Exercise: The balance I’m striving for now is between Cardio — Strength — Stretching — Rest. Although I’ve been running more to train for this half, I’ve started to intentionally incorporate other kinds of exercise: snowshoeing, bicycling, rock-climbing and yoga. Yoga has honestly been one of the best things for me, as it not only is great strength/stretching/balance, but it is also an active way to rest my mind. If you’ve never done yoga, I’d recommend to start with a class to learn some basics to prevent you from hurting yourself. I now use an awesome app I found that only costs $4 (shout out to Yoga Studio).
Food: If I could, I would live off cheese quesadillas. (No lie: sometimes I eat them for both breakfast and supper…) Although it’s a good balance of protein + carb, it’s a little lacking in the fruits & veggie arena. For easy balance ideas, check out my Survival Mode post, which walks you through simple ideas for healthy, easy, no-cook meals.
I also think it’s extremely important to find your personal balance between Soul Food & Fuel Food. It’s not black and white; everybody lives somewhere on that spectrum – and neither extreme is healthy. Fleshing out this conversation will take another post itself, but this idea has to do with mindful eating and each person must find her own balance.
Perception: Most of my life, appearance has not been terribly important to me (which unfortunately has resulted in some pretty bad haircuts); I was taught that it’s what’s on the inside that counts. As an adult woman who interacts with other adult humans, I’ve found it challenging to remain true to this sentiment. I don’t have to tell you how many messages I’m sent from the media, other adult humans, advertising (in my inbox and my mailbox!) – not to mention the messages I tell myself – about physical beauty.
My strategy to find balance in the physical perception of myself is focus on health first. When I eat well and exercise, I know my body is where it needs to be. Sometimes I wear make-up and sometimes I don’t. And when I feel stressed about people judging me for not wearing make-up/wearing too much make-up/not being curvy enough/not being fit enough/not being stylish enough/not being trendy/having split ends/etc. etc…. I remind myself that it’s what’s on the inside that counts. And I continue to focus on eating to fuel my body/soul and to pursue a balance of exercise.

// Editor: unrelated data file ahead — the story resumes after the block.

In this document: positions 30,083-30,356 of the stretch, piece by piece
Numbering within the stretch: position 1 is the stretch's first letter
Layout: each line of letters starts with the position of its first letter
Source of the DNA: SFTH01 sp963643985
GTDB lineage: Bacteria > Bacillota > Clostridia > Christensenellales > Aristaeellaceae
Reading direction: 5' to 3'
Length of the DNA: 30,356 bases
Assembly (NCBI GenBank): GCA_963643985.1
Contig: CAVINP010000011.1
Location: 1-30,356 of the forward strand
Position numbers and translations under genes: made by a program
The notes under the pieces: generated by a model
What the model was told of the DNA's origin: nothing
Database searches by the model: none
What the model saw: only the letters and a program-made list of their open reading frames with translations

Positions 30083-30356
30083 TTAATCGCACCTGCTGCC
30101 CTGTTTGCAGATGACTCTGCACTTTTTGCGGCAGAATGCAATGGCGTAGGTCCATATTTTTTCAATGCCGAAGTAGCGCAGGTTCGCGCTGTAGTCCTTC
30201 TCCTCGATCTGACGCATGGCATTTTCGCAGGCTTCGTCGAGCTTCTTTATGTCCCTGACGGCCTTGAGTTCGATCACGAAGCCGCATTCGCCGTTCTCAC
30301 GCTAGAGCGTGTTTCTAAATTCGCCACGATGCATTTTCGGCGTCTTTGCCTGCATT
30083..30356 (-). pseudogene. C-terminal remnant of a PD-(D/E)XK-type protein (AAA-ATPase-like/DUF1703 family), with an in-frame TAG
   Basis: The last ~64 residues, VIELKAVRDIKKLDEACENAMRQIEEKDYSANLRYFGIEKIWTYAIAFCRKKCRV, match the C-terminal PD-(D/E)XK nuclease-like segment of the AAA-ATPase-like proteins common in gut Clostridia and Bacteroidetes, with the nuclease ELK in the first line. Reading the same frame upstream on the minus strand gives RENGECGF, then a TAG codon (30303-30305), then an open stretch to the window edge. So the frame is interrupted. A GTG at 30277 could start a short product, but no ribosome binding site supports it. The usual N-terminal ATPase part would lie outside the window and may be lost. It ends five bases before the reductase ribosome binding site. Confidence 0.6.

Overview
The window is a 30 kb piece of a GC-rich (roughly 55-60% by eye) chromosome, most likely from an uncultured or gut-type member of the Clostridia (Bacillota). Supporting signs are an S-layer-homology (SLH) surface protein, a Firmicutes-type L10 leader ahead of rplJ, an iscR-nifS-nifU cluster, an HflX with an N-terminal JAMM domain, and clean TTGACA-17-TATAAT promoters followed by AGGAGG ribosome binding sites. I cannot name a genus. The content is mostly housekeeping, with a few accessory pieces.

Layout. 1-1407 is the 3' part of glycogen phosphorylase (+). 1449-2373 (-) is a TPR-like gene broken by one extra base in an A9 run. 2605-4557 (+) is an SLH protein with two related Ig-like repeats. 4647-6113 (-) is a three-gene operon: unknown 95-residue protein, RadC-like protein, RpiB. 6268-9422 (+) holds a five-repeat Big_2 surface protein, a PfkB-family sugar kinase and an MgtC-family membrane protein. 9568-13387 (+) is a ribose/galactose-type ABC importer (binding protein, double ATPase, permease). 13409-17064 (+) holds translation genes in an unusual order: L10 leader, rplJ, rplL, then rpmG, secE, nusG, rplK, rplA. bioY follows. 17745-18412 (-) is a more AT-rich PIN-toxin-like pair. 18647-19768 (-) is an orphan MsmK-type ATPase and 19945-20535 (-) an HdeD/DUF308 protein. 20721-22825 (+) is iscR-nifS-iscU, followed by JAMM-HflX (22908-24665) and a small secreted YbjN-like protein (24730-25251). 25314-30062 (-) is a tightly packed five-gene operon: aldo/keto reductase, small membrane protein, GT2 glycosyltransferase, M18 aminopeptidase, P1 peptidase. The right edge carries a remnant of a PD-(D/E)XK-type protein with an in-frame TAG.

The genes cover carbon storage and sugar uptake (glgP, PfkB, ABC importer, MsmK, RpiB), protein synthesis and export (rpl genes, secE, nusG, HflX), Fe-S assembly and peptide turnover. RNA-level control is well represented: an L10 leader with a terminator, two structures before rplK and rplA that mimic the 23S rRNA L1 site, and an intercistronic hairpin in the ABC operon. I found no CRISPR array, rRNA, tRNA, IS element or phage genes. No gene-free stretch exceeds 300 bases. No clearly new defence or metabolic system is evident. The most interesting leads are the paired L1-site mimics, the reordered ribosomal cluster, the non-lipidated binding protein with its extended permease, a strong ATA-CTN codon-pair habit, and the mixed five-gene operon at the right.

I am a very soulful person. I lean very far to the extrovert extreme of the scale and my number one way to nourish my soul is to spend time with quality people. Also by nature I am a very caring person; it’s easy for me to give at the expense of myself – and give and give and give until there’s just not much of me left.
My challenge is I often take care of others at the expense of myself.
Boundaries: This is one of my biggest struggles and something I work very hard at: setting healthy boundaries with people I love. No, I can’t go out tonight is tough for me to say – both because I genuinely love people, but also because I never want to let someone down. So in 2017 you’ll hear me decline more often as I learn to listen to my body (but don’t worry, as and extrovert I’ll still usually say “yes!”).
Meditation: As I mentioned regarding exercise, I’ve been participating in much more yoga recently. This is such an excellent exercise for not just the body, but also the mind. You can practice meditation, too – by praying, by sitting in the mountains in silence, by drinking your coffee on your front porch. Find a way to quiet your mind and still your soul.
Friendship: The easiest, most meaningful nourishment of my soul comes by the way of my friends. It comes from late-night conversations over a glass of wine. From women’s group where we challenge each other to grow. From long runs when we figure out life and love. It comes from conversations about politics and economics, from brewing beer and hiking together.
My greatest happiness is investing in people who invest in me. Let me give you a secret about this: choose people by the quality of their hearts – not the quality of their personality or their job or their age or their intelligence or their lot in life – and invest in those people. Your happiness will multiply.
So what about you? Have you thought about balance in your life recently? What are your challenges and solutions?
With love from Peas and Hoppiness.